I personally have come to a compromised, nuanced position on this thing of ours-adoption. I advocate a Multi-tiered Plan that tries to be balanced, realistic, fair to all.

UPDATE: Living in the Philippines since 2010, at first teaching students from several countries as an Online Tutor, based in Makati, Metro Manila. I was working on a Digital Library for Online Tutoring or ELearning; developing an agritourism farm; and Overseas Retirement Care for foreigners needing 24/7 health care.

Then some 18 months ago, in July of 2012 I met with Andrew Leavold, a crazy film obsessed Aussie who helped "pull me back into film making".

WHEW! Lot on my plate. I have also been learning much about the Filipino society's very different viewpoints on unwed motherhood and adoption.

Latest: As of Sept. 2012, I worked on an Indie Film, "Baybayin, the Palawan Script", directed by Auraeus Solito, and international award winning Filipino director. I had a role in the film and explored my hobby as a STILLS Photographer. Currently I have quit all teaching, co-writing on an international film that will be done in 3D and CGI effects. I am back in the film-making business and I love it.

Adoption Discourse needs to hear YOUR VOICE. Every opinion, even opposing viewpoints will be posted and interaction invited by email and Comments have been activated again with spam filters!)
. Welcome, come learn, and share your thoughts.


October 29, 2009

BBC NEWS | Asia-Pacific | China rescues kidnapped children

China rescues kidnapped children

Screen grab of "Babies Looking for Home" website
Some of the rescued children were kidnapped years ago.
BBC NEWS | Asia-Pacific | China rescues kidnapped children 
 
“Police in China say they have recovered more than 2,000 children in a six-month campaign against human trafficking.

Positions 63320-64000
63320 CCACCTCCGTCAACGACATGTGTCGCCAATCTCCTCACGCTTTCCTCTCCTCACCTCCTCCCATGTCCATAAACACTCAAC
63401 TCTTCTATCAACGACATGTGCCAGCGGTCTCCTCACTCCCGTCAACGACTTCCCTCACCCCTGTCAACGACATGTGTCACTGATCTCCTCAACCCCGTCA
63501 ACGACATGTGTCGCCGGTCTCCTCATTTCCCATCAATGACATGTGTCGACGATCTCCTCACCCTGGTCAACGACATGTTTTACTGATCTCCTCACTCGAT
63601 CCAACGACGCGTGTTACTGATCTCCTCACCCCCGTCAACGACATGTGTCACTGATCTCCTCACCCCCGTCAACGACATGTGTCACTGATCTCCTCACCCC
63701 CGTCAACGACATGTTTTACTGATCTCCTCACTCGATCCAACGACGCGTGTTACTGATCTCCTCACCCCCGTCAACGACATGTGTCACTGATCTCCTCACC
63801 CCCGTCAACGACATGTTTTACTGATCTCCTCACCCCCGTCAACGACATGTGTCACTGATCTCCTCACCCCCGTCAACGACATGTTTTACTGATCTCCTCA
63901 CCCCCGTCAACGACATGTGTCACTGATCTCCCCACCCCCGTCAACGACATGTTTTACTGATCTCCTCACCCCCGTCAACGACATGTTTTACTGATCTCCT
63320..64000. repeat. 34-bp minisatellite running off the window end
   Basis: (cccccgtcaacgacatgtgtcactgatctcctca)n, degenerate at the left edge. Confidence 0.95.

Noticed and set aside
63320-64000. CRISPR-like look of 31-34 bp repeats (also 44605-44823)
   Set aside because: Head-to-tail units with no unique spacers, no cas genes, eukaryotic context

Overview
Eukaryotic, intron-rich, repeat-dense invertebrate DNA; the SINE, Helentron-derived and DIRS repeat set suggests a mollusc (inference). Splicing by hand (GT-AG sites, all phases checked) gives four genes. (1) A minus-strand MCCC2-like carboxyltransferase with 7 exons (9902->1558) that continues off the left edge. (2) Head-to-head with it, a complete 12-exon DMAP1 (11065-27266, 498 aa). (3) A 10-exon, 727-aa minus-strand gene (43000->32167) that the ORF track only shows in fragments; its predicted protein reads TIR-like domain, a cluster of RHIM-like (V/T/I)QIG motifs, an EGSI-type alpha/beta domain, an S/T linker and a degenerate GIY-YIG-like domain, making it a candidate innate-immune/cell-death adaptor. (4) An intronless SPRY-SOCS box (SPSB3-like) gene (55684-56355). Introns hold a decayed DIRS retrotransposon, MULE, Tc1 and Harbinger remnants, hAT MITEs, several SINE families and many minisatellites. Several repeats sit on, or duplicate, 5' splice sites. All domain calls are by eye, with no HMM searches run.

The ministry of public security has set up a website with pictures of some of those kidnapped, in the hope of returning them to their families. 

The ministry website has pictures of 60 children, ranging from babies to young adults, who were kidnapped from their families. 

Hundreds, perhaps thousands, of children go missing in China each year.
Criminal gangs steal the children and sell them to childless couples.
In China's patriarchal society, baby boys are especially prized, sometimes selling for as much as $6,000 (£3,670), says the BBC's Quentin Sommerville in Beijing.
Girls are sometimes sold for just $500 (£305), he says.

Children of poor farmers or migrant workers are often targeted. The parents of such children have complained in the past of official indifference to their plight.
Human trafficking is seen as a growing problem in China.

There have been several high-profile cases of abducted children being rescued from mines and brick kilns.

Increased wealth and freedom of movement in China have made human trafficking both more profitable and easier, analysts say.

Beijing has promised to do more. A national DNA database was set up this year to help trace missing children.”
 
The Korean War Baby reads this and other reports with alarm and hatred for those who are involved. It must be stopped by the authorities of each country and that is why all “Sending and Receiving” countries MUST implement the Hague Convention of on the Civil Aspects of International Child Abduction (Hague...Child Abduction).

It must also be noted that most of the stealing and trade is WITHIN China. Perhaps some are being processed for InterCountry Adoption BUT in this article and others. In Jan. of 2009 this took place:
 
China busts Baby Sale Gang Jan. 2009
“One official estimate by the US government said between 10,000 and 20,000 people are trafficked within China every year, and that the vast majority are women and children.
The problem is exacerbated by strict birth control policies, which limit many couples to only one child.
Some families want a boy - one of the children seized in Yueyang was abandoned when she was found to be a girl, the Beijing News said.
Families may also buy trafficked women and children to use as extra labour and household servants.”
Diane Wei Lang, an author who has documented some of these stories, spoke on BBC just today. She says that the story has taken years for the government to take action.
The Korean War Baby condemns this practice absolutely. Yet…can one then claim that “all adoptions from China were abducted children?” This does NOT seem to be the case, when you examine the facts. Boys are rarely adopted OUTSIDE China, with some figures claiming 80% or more are female girls for ICA.

Do you have any links on this subject? Send them to the KWB, help stamp out this horror! What are the facts on Korea? The KWB urges the government of Korea to move forward on the process of signing the major Hague Conventions on these issues.



Reblog this post [with Zemanta]

1 comment:

Skype